A Catholic Ruler is the Key to a Christian Land
Saint Augustine of Canterbury and the Conversion of King Saint Ethelbert
by: Servus Immaculatae
England was first reached by the Roman Empire some sixty years before the birth of our Lord, by Caius Julius Caesar. The initial settlement of the Island with Romans, however, began after the Emperor Claudius conquered it, along with the Isles of Orkney, 105 years later. Thus when Christianity began to spread throughout the empire it also spread to Britain. When the time of the persecution of Diocletian came there were many Roman Christians in England who suffered and died planting the seeds of faith for future generations of English people. One of the most famous of these was Saint Alban who was martyred in the year 301. Following the days of the persecution there was peace for some years until the outbreak of the Arian Heresy. At the beginning of the fifth century the Roman Empire fell and shortly after there was a mass exodus of nearly all Romans from Britain, which included most of the Christians as well.
Britain, without the Roman Legions to protect it, was then cast into darkness by plagues of marauding barbarians coming in from every side of the island. Britain was again a pagan land, though several missionary journeys were made to preach the gospel to the heathens and minister to the few Christians that still remained there. While these laid the groundwork for its later conversion, there was not lasting and widespread success. In the year 596 Pope Saint Gregory the Great sent Saint Augustine of Canterbury along with some monks to preach the Catholic faith to the inhabitants of the Island that, because of his efforts, would one day be known as the Island of Saints.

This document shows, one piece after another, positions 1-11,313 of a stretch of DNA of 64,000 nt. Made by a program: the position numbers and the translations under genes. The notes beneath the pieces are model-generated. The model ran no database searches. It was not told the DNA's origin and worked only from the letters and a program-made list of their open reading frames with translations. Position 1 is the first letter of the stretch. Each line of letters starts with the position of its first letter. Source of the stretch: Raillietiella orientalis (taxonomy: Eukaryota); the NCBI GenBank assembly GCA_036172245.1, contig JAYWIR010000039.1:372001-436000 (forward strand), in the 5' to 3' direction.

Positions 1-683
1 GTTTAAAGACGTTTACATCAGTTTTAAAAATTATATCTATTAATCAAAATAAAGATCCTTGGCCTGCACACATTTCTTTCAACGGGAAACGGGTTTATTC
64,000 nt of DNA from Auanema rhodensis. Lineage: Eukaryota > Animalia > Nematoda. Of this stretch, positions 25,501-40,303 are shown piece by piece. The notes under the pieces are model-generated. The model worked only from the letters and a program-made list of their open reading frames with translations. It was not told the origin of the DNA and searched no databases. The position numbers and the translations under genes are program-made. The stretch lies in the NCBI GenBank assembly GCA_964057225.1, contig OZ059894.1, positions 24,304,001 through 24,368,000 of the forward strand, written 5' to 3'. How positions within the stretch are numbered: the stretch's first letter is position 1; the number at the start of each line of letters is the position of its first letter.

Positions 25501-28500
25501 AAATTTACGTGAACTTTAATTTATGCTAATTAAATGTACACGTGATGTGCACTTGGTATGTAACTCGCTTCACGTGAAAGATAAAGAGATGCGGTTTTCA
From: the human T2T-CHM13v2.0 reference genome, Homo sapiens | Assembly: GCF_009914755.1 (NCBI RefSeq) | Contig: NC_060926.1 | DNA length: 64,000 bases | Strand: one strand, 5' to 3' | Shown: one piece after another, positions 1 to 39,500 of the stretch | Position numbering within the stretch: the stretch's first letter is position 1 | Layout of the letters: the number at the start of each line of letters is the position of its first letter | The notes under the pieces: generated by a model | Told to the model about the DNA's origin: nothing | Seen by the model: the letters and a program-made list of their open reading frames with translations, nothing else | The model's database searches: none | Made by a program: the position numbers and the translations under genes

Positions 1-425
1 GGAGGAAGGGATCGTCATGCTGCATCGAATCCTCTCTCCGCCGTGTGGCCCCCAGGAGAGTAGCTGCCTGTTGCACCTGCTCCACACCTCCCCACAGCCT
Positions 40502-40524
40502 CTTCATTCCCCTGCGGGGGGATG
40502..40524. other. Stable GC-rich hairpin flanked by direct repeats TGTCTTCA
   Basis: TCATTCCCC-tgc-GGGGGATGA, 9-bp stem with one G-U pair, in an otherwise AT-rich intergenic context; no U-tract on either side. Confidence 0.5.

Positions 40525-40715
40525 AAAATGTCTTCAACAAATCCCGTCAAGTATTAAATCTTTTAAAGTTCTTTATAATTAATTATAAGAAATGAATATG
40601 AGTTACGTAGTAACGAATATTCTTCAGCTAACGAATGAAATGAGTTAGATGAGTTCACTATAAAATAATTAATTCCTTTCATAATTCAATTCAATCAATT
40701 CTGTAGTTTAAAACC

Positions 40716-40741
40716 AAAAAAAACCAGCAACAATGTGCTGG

Though of course Saint Augustine had the aid of almighty God and the backing of the Holy Father, still there seems to be one crucial factor of his success among the Britons. This key to winning over Britain was Augustine’s first winning over the pagan King Ethelbert, who initially only gave his approbation for the carrying out of missionary work, but who would eventually convert. In 597 Augustine met with the King for the first time and preached the Gospel to him and explained his plans for his missionary work in Britain. Augustine impressed the King with his preaching, but he was unwilling to give up the old pagan ways of his people, yet he still granted permission for Augustine to preach in the very city where he resided: Kent, which would later become the first Diocese in Britain. This was a monumental victory for Augustine at the very outset of his work in Britain. He was then able to move around fairly freely and preach the faith to the people and win many to it. This story is strikingly similar to another that happened a century earlier on the island just to the West when another missionary was sent to convert a pagan people. This missionary was Saint Patrick and the island was Ireland. He was able to have similar success in converting that island after receiving the approbation of the pagan Irish High King Laoghaire who preferred Saint Patrick’s preaching to that of the Arians, but would not himself give up his pagan beliefs.